What I think I’m starting to see now is that this isn’t at all how college graduates are. They aren’t people who retained the fundamentals and from a deep passion for their field of study, dedicated their free time to deepening their knowledge from their field’s past and watching for new breakthroughs in their field’s present. A lot of these people don’t even seem to have a book collection, which still baffles me because when I could finally get a credit card in my late 20’s and afford to buy books on Amazon, it was one of my happiest achievements. And with libgen and sci-hub, I feel like I am living in a utopia of access to knowledge that I have felt deprived of my entire life.

Most of all, I thought and still often think that college graduates are smarter than I am. And I mean any college grad because I was never motivated to learn about what the differences were between different colleges. So my disappointment runs deep. It can border on true disgust at times. When I see people with letters and titles making arguments that can’t be supported by even a cursory investigation of a topic, I feel a mix of anger, nausea, and shock. And when those arguments can directly impact my life, I feel threatened by them.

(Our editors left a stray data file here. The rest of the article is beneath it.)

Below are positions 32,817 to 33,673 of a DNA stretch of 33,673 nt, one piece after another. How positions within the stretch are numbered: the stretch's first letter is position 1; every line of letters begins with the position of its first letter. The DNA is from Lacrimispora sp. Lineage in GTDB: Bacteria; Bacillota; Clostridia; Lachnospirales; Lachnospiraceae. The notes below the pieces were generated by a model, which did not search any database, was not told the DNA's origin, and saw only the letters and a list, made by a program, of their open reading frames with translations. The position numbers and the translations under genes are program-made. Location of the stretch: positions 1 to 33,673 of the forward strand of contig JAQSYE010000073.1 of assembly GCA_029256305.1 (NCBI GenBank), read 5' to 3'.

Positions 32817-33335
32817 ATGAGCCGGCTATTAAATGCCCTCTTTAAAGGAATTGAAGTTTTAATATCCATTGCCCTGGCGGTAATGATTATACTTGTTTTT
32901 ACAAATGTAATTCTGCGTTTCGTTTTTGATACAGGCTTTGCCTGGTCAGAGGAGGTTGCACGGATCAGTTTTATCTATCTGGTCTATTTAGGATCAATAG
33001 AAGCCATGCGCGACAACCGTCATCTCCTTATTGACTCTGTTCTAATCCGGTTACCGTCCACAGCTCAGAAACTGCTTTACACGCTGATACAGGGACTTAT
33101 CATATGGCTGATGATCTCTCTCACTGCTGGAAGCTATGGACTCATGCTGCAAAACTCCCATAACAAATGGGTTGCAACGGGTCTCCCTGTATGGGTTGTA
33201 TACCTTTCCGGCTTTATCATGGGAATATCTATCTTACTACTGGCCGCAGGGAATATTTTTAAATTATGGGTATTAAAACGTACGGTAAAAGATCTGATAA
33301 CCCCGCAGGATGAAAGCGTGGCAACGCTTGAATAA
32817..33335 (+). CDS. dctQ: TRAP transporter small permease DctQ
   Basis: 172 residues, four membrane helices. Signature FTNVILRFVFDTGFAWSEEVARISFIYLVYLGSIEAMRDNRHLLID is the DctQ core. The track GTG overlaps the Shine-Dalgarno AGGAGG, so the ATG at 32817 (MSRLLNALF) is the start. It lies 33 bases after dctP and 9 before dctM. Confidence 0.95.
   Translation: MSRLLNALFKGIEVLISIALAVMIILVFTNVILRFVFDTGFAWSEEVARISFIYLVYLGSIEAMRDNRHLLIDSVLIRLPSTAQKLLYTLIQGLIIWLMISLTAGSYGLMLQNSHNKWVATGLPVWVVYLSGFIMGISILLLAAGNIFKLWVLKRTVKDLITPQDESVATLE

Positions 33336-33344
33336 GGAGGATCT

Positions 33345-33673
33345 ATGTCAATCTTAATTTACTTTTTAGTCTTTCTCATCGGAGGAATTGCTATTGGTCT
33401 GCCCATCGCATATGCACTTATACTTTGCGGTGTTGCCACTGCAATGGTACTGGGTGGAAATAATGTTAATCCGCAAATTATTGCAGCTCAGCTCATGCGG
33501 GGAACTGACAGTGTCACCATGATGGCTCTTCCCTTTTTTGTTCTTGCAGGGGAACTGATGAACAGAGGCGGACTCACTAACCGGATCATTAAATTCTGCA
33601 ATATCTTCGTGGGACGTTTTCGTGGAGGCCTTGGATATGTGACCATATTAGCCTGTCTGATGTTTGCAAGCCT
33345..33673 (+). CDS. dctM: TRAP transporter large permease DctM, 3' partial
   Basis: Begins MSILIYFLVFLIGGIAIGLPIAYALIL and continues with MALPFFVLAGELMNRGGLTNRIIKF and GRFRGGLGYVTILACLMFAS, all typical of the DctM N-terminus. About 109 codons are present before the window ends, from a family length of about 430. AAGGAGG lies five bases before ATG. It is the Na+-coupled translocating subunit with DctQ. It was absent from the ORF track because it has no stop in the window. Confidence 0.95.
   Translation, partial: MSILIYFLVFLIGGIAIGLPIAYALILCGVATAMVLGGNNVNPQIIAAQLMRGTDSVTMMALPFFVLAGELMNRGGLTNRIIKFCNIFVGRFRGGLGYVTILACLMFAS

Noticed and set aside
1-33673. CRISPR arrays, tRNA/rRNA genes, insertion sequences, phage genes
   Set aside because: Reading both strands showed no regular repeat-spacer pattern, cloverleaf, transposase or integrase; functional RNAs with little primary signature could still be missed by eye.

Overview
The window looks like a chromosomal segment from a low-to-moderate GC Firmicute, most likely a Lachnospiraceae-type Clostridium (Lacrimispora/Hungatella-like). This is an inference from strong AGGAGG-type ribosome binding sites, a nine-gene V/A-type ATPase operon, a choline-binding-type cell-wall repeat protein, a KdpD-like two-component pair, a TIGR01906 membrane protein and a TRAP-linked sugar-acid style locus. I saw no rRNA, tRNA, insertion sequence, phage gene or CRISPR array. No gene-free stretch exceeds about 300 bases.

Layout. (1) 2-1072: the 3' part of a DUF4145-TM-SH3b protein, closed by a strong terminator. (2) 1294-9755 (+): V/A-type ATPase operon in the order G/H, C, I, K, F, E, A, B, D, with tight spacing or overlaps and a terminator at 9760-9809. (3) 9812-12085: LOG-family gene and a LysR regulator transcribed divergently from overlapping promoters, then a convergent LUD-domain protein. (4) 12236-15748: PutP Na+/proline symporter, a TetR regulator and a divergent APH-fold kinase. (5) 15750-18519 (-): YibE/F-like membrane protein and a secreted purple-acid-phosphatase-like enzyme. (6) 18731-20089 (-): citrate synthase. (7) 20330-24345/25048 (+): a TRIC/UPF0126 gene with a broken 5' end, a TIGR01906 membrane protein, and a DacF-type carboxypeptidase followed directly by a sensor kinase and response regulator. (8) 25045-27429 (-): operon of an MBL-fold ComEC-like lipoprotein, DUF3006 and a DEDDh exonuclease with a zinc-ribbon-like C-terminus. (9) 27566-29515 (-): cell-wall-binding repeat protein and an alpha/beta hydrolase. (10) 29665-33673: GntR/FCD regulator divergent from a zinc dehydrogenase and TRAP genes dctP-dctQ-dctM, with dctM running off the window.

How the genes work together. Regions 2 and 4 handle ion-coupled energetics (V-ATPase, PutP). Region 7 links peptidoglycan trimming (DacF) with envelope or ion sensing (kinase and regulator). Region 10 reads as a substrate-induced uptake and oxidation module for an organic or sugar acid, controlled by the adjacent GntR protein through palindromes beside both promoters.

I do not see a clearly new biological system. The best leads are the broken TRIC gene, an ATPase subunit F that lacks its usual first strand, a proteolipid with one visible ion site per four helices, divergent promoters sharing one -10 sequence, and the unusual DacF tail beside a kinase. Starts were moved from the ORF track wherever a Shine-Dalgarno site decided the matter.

The people I am not disappointed by are the conspiracy theorists, the Trump voters, the banal racists, and the like. I worry about some of their conclusions, but they aren’t my bosses and their opinions are only given a megaphone so that politicians can know what things to say that will get their votes. It is the irresponsible college graduates, often liberals, sometimes Marxists or Socialists of some sort who really get me down. It’s the way that their intellectual confidence (and my lack of intellectual confidence) has been manufactured by school systems that triggers me the most. It’s their arrogance that I despise, much like conservatives who for different reasons find these people repulsive.

What passes for a public intellectual today is shameful. The sloganeering and shibboleths of the American liberal and leftwing world are superficial and the dismissive attitudes that probably seem to them like objective, critical distance is abhorrent. Their assumption that merit is always the selective system through which higher education is earned seems to me like insanity. Their recognition of one another as opinion- and taste-makers is an in-group mentality that I find no less despicable than what I saw from the Mormons. Of the many monsters that this society creates, they’re my personal arch nemesis.

And as a different kind of monster, I am likely not their ally.